Wednesday 31 January 2024

The Current Cinema and Premiering at the Mardi Gras Film Festival - Rod Bishop highly recommends ALL OF US STRANGERS (Andrew Haigh, UK, 2023)


Paul Mescal, Andrew Scott, All of Us Strangers

Andrew Haigh’s latest – and his best – reaches our screens drowning in a welter of glowing, admiring reviews. Beguiling to begin with, it slow-burns its way to an incandescent conclusion. 

For those who regard themselves as supporting gay relationships, and bask in a warm inner glow while voting for same sex marriage, yet still struggle to understand the hostility some gays have to their portrayal in the cinema, Haigh’s two overtly queer films Weekend and All of Us Strangers make good antidotes.

The fiercer of the two, Weekend rages at the normalcy of heterosexual culture and its pervasive, unconscious way of marginalizing those with different sexual orientations. All of Us Strangers is far quieter, more subtle – it includes, for instance, painful, almost whispered agonies over families who claim acceptance of their gay son but at Christmas, still hurtfully centre all their attentions on his heterosexual siblings and their children. Leaving him, if not outside, then effectively always stranded on the periphery. 

Andrew Haigh

Adam (Andrew Scott) is traumatized by bullying at high school and, at the age of twelve, by the deaths of his parents in a car accident. He lives, virtually alone, in a huge block of new apartments in London, writing screenplays for film and television. He tentatively starts a relationship with the only other resident, Harry (Paul Mescal) - also gay and also intensely lonely.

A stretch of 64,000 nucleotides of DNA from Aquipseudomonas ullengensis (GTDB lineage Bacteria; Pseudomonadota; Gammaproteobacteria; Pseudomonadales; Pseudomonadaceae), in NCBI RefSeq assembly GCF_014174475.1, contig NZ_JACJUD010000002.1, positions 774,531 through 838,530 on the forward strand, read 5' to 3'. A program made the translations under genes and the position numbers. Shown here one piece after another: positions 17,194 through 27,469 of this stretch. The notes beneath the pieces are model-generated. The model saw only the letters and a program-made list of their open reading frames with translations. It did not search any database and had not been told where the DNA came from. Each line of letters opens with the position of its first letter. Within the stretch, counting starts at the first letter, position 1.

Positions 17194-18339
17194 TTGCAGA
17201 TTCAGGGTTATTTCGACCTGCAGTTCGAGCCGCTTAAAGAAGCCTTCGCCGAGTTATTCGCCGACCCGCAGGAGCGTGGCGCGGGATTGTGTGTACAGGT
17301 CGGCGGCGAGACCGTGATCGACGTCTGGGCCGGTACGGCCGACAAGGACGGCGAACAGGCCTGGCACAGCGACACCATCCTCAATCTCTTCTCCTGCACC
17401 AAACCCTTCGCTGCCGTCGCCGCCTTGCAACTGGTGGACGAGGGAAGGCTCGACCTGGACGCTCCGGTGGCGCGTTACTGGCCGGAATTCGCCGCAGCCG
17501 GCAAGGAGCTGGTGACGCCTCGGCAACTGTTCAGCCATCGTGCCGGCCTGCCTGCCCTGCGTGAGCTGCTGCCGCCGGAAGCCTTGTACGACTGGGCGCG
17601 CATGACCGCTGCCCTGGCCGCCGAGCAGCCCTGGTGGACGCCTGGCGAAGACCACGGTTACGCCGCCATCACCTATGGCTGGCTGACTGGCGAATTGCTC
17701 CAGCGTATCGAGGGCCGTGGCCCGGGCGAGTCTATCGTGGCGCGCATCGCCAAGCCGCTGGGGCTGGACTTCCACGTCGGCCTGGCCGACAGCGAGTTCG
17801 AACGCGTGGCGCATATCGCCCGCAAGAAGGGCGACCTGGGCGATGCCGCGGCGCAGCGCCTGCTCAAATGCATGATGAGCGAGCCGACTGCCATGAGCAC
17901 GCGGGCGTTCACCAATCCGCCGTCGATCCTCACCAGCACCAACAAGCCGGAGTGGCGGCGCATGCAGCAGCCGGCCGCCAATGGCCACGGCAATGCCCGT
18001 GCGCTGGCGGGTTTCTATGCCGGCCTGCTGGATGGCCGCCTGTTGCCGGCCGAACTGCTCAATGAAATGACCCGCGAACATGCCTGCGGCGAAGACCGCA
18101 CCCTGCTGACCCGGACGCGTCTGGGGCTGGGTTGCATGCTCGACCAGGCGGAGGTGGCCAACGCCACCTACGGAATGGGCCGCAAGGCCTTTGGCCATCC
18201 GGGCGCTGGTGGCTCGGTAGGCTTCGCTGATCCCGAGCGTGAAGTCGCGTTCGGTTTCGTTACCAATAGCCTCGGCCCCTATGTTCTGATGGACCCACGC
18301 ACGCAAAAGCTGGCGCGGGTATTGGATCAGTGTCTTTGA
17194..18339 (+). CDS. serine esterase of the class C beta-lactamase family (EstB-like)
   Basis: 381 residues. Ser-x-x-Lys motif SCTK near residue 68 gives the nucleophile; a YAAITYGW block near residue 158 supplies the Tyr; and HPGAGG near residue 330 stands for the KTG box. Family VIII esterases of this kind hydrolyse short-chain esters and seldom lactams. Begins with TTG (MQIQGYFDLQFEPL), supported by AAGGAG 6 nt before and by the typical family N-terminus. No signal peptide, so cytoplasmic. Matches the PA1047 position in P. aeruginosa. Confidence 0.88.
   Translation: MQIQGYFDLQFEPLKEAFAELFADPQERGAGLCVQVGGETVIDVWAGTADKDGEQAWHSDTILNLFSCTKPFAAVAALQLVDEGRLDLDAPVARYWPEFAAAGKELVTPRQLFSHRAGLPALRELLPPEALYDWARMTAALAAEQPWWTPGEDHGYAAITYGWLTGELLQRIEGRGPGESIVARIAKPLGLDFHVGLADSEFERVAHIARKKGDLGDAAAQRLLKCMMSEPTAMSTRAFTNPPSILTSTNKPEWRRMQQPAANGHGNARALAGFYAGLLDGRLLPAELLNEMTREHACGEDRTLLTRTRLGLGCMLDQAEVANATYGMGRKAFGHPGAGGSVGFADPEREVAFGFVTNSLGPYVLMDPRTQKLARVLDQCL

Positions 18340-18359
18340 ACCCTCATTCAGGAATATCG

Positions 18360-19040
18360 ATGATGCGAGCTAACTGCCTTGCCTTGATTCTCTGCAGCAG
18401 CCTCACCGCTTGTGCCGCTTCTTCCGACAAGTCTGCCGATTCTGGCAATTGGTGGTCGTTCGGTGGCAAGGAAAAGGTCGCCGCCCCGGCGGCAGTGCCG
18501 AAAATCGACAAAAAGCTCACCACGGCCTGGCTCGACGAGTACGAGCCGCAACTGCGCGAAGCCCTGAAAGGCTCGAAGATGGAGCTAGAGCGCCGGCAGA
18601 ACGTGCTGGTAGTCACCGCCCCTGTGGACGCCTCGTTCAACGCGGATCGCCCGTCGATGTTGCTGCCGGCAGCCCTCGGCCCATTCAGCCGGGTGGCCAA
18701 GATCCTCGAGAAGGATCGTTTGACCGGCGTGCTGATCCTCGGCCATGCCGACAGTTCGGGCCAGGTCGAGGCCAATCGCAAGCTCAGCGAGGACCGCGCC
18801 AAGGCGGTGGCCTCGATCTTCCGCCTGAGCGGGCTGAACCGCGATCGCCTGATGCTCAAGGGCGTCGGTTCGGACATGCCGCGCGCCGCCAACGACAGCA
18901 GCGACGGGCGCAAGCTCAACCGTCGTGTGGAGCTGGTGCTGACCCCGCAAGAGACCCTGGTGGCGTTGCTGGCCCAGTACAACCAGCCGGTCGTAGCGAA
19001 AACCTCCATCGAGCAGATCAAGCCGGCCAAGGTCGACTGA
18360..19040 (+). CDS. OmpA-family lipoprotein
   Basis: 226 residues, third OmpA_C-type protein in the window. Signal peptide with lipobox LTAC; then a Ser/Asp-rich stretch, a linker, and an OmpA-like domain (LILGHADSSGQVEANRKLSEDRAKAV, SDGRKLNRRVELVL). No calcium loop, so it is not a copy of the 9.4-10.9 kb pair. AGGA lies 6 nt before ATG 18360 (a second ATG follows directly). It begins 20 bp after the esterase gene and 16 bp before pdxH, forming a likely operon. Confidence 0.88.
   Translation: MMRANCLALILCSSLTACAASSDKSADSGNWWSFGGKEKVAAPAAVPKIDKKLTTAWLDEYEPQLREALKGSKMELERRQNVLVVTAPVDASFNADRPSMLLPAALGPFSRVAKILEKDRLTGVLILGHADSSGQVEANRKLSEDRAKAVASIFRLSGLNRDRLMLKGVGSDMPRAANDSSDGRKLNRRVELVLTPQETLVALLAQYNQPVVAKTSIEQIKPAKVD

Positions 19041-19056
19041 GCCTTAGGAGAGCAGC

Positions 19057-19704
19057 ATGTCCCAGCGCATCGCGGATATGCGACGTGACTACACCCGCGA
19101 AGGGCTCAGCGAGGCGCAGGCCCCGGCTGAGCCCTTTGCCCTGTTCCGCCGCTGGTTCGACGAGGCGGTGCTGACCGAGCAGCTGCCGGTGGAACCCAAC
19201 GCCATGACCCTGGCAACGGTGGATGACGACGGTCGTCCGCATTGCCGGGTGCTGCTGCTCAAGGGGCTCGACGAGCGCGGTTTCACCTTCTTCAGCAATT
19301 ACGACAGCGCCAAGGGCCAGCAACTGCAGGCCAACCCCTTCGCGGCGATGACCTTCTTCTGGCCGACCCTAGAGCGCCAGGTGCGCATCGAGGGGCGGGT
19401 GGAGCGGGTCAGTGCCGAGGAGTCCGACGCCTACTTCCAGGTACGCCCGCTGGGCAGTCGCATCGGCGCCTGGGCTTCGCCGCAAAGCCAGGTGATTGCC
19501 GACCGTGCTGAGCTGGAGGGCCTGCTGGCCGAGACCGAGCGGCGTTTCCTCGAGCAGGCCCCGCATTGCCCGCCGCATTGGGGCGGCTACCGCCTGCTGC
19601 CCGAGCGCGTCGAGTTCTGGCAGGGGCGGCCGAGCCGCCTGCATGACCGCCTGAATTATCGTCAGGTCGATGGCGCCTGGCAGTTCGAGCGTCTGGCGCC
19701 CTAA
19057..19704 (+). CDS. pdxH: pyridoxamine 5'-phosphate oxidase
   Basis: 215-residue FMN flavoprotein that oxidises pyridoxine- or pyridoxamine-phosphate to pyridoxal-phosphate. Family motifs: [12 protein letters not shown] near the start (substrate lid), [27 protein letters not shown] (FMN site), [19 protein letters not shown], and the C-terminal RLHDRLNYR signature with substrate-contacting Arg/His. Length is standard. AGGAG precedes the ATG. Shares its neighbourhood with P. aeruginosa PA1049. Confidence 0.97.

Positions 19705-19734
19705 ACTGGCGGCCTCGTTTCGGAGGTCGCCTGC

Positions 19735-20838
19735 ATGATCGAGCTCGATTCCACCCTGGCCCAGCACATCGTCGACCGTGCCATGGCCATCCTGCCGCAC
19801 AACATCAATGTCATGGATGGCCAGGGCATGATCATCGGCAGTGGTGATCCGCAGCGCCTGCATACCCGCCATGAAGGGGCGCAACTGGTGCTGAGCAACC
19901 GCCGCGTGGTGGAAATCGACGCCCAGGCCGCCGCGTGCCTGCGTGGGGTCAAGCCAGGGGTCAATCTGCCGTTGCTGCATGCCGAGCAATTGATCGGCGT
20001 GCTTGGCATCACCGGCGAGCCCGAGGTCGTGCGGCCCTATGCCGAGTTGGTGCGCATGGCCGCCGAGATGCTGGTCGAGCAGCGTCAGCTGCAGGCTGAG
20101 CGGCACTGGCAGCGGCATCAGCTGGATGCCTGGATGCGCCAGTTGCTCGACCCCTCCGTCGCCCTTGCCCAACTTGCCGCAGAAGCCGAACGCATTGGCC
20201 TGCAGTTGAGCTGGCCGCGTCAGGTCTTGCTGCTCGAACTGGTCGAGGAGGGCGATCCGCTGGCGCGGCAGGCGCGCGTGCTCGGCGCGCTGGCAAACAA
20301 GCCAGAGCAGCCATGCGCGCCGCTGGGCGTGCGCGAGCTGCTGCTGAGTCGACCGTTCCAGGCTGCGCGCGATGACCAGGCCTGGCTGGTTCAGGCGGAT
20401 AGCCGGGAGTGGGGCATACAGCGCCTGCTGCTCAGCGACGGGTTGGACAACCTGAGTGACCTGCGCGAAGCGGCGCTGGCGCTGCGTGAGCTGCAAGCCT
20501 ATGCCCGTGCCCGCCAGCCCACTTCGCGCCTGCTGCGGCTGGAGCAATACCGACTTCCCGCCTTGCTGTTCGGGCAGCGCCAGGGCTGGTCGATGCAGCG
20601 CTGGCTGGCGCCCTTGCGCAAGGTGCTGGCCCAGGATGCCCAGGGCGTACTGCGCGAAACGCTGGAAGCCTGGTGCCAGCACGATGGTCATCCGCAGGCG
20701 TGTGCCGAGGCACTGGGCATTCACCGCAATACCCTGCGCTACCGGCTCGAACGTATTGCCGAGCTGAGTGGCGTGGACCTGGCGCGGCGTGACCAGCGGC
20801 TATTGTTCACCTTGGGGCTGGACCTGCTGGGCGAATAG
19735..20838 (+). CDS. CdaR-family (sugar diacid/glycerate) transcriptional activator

Adam takes a train to visit his old family home and finds his parents alive, but still at the ages of their deaths, and therefore much younger than he is. It’s a brilliant magical realist device for unravelling the complexities of their relationships. Mum (Claire Foy), for instance, has only just heard about the gay plague, and is clearly disturbed by her son’s now declared gay status. His father (Jamie Bell) is more accepting, but still unable to reconcile his aloof, remote, emotionless fathering and the lasting impact it’s had on his son.  

Shot on 35mm, Haigh’s hypnotic and, at times, hallucinatory direction, is complemented by flawless performances from the cast. The mundane locations are transformed by the metaphysics and the wrenching emotions and Haigh effortlessly casts a spell over his heart-breaking story.

Frankie Goes To Hollywood, the 80s transgressive band from Liverpool, makes a welcome revival, particularly The Power of Love (“I’ll protect you from the hooded claw, Keep the vampires from your door…The power of love, A force from above, Cleaning my soul, Flame on, burn desire, Love with tongues of fire, Purge the soul, Make love your goal.”)


All of us Strangers has its premiere in Sydney at the forthcoming Mardi Gras Film Festival. For information regarding session times and bookings CLICK HERE

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